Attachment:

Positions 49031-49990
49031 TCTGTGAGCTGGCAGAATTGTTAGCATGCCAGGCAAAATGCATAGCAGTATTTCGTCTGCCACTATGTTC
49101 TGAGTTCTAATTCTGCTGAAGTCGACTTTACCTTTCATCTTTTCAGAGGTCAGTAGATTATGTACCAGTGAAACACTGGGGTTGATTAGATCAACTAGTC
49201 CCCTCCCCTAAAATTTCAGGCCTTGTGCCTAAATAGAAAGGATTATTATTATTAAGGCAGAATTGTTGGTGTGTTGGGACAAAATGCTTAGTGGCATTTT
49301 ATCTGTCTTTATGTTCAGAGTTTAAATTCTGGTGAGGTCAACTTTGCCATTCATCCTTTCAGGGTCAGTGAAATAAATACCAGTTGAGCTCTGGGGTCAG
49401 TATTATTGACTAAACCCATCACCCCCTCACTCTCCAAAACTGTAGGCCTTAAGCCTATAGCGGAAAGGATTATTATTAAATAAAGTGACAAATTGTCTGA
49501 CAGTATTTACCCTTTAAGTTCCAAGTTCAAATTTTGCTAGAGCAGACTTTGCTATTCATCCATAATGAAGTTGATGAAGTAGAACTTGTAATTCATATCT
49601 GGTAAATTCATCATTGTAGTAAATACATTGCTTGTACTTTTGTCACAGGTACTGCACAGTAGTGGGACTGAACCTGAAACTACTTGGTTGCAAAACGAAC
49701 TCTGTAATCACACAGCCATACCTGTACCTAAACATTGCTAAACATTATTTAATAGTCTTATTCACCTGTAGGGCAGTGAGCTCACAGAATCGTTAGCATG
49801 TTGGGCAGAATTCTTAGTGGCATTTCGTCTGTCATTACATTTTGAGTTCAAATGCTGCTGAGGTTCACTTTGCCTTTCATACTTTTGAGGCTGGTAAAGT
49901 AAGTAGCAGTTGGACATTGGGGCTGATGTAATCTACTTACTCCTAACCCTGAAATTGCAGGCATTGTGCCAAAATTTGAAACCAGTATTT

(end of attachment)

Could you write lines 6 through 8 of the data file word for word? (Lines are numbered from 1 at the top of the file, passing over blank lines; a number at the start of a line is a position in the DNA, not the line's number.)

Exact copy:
49401 TATTATTGACTAAACCCATCACCCCCTCACTCTCCAAAACTGTAGGCCTTAAGCCTATAGCGGAAAGGATTATTATTAAATAAAGTGACAAATTGTCTGA
49501 CAGTATTTACCCTTTAAGTTCCAAGTTCAAATTTTGCTAGAGCAGACTTTGCTATTCATCCATAATGAAGTTGATGAAGTAGAACTTGTAATTCATATCT
49601 GGTAAATTCATCATTGTAGTAAATACATTGCTTGTACTTTTGTCACAGGTACTGCACAGTAGTGGGACTGAACCTGAAACTACTTGGTTGCAAAACGAAC